Wednesday, April 19, 2006
Help Me Howard: Smelly Condo
It's something we all take for granted: a breath of fresh air. But what would you do if every time you stepped into your home the smell made you sick? Is there anything you can do? I mean are you legally entitled to odorless air? One South Florida woman wants to know so she called Help Me Howard with Patrick Fraser for the answer.
WSVN--When Hurricane Wilma hit, the smart people got out of town till things got back to normal.
Andrea Nugent went on vacation for a few days, and when she returned she was greeted by a strange smell.
Andrea Nugent: "At first it smelled like a dead animal. At first I was worried my neighbor had left and the animal died while he was away."
Inside Andrea's apartment it was even worse. And she could not figure out what was causing it.
Andrea Nugent: "So when they came around to check the damages on the unit I let them know there was an odor in the apartment."
The maintenance people knocked on the condo next door and discovered her neighbor was dead.
Andrea Nugent: "For about the first week after it happened crime scene was constantly in and out."
The crime scene crew left the smell lingered...
Andrea Nugent: "I couldn't stop coughing and choking. My sinuses were clogged. I had a sinus headache for three days."
Since Andrea works out of her home, she could not leave. So she tried everything, from scented candles, to plugins, to air purifiers, to opening her windows.
Andrea Nugent: "There's some days if its hot out -- really hot outside and no breeze blowing -- it's not a pleasant day for me to be in here."
But no matter what she did, that leftover odor overrode it all.
Andrea Nugent: "People that come to visit, they don't want to stay more than five minutes. When they come in they say, 'What's going on in here?'"
Andrea says she would complain but she has no idea who her late neighbor left her condo to.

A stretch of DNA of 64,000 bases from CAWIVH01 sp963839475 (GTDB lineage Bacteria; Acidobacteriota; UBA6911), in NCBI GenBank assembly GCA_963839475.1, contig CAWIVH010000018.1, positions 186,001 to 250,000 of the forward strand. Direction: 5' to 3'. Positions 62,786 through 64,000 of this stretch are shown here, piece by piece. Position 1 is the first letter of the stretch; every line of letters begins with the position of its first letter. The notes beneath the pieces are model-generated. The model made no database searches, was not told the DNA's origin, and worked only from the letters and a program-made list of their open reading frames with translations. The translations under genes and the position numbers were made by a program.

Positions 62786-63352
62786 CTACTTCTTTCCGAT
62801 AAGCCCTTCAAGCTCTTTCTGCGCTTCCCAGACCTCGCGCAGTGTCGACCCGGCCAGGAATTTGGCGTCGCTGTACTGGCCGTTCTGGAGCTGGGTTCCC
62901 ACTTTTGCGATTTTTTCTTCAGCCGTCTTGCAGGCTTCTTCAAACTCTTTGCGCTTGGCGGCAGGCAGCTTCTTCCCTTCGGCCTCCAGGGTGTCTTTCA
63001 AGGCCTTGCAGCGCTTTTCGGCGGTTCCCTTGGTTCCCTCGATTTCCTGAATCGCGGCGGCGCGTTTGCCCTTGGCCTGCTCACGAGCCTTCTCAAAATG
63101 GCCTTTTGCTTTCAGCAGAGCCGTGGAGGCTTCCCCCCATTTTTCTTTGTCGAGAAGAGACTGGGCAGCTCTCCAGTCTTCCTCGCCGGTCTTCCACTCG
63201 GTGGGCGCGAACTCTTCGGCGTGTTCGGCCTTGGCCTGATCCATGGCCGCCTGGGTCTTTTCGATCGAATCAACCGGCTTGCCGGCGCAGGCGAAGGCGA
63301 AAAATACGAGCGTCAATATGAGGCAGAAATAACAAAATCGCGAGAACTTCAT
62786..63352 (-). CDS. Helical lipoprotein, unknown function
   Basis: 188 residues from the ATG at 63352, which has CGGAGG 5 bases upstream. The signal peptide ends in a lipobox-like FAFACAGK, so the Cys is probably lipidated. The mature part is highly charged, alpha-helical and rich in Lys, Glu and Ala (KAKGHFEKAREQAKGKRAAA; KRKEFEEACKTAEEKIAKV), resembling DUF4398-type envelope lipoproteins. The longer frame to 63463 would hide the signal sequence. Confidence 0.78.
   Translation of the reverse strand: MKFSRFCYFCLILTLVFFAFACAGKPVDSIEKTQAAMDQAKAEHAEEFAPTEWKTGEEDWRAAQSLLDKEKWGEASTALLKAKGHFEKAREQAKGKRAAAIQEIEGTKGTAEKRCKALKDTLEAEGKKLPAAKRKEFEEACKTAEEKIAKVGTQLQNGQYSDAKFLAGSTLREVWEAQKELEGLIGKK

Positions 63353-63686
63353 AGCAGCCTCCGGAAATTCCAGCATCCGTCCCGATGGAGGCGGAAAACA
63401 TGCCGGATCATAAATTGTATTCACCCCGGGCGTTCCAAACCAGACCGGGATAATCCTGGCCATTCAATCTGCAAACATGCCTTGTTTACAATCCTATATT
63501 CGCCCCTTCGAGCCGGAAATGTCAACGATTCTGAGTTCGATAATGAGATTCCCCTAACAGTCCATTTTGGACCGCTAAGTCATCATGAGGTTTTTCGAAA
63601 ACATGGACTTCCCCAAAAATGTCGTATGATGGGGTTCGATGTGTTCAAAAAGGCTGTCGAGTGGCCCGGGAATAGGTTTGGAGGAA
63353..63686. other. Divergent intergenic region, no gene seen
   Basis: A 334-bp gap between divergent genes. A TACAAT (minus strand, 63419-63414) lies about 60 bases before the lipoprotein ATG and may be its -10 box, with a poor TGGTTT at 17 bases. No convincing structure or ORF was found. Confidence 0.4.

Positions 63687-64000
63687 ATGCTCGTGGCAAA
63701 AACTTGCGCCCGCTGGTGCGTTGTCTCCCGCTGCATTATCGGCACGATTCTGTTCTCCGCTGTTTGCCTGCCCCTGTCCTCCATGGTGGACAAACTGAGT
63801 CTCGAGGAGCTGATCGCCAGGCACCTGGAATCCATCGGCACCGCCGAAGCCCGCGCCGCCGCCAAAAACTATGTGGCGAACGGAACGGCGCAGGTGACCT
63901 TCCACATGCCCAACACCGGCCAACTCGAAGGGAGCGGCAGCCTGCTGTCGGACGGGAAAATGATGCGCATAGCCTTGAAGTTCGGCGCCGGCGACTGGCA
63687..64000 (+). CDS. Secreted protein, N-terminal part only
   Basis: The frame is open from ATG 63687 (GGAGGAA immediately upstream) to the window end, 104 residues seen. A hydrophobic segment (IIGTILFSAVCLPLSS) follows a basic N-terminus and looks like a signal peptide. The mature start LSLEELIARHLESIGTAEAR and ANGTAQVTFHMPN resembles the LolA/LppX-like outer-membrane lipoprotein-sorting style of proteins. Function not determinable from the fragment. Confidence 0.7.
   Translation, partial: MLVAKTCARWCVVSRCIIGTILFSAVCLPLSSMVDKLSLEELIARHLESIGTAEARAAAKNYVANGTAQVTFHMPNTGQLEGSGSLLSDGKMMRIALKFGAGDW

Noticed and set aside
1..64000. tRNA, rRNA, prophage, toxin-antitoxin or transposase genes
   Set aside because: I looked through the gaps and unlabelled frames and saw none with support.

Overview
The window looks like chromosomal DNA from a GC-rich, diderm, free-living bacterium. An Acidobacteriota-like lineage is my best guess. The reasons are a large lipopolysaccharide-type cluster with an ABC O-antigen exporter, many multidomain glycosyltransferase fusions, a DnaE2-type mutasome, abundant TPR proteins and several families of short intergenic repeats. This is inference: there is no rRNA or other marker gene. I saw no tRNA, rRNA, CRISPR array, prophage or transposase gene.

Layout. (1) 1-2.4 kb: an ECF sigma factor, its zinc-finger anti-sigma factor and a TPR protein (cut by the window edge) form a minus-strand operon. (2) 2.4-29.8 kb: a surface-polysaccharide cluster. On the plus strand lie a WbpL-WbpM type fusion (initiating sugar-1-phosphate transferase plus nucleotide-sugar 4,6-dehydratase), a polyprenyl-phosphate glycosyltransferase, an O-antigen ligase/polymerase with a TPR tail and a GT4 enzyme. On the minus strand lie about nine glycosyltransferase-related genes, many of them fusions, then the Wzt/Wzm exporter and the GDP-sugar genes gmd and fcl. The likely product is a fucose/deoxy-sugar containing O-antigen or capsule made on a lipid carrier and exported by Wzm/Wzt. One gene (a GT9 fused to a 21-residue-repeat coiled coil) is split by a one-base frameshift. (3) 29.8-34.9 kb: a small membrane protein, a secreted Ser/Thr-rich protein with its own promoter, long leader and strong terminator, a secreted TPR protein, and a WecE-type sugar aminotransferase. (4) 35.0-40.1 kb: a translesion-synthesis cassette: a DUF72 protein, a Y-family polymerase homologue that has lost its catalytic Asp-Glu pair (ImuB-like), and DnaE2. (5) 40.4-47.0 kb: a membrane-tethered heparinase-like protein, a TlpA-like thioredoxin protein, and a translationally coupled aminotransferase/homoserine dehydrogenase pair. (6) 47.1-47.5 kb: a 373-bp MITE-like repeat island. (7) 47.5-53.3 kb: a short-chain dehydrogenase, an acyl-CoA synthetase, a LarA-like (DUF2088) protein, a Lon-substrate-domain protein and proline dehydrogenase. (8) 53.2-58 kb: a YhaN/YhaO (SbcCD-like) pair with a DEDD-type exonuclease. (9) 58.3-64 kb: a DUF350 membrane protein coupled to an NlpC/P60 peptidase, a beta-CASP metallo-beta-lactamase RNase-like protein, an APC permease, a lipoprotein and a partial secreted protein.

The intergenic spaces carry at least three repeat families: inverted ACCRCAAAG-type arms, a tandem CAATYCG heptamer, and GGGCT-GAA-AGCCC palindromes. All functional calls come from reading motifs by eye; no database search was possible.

Andrea Nugent: "He didn't have relatives and no-one has come to clean up the unit at all ."
So she did what everyone in a stinky mess should do.
Andrea Nugent: "I emailed Help Me Howard and I got a response within 20 minutes. So I feel important right now."
Well, that's refreshing. So, Howard, how can Andrea get a breath of fresh air?
Howard Finkelstein: "This is what's called a 'sanitary nuisance' and the law demands it be cleared up. So when the condo owner died the condo association had the duty to either clean it up and bill the estate, or, get in touch with the dead man's heir and let them pay to clean it up."
And after we made one phone call to the right person, the condo was sanitizied.
I first spoke to a condo association member who told me the unit had already been cleaned once.
They then called the attorney representing the dead mans estate which brought in a biohazard clean up company.
That cleared the air.
Its now been taken care of. As for all other odors, some are legal, and some are not.
Howard Finkelstein: "Not all odors are illegal. For example, someone smoking a cigarette on their balcony is not a violation. But a neighbor who smokes cigars continuously or burns incense or doesn't clean up after their pets may, may not go over the line. Complain to code enforcement and let them determine if it' a violation."
Andrea says her condo once again smells great. She is happy, although she won't soon forget that odor.
Andrea Nugent: "It smells like rotten garbage, dead animals. Everything just rolled up into one. It's the worst smell I have ever smelled in my life."
Patrick Fraser: "If you live in a condo or an apartment, before you call code enforcement, contact your landlord or condo board. They have the power to force someone to clear the air. And by the way in case you are curious, Andrea's neighbor didn't die of old age. It was an accidental drug overdose."
A stiffling problem got you holding your nos? Want someone to freshen up the place? Contact us. Our legal solutions are effervescent. Of course, you have never seen us when we effer-wasn't.
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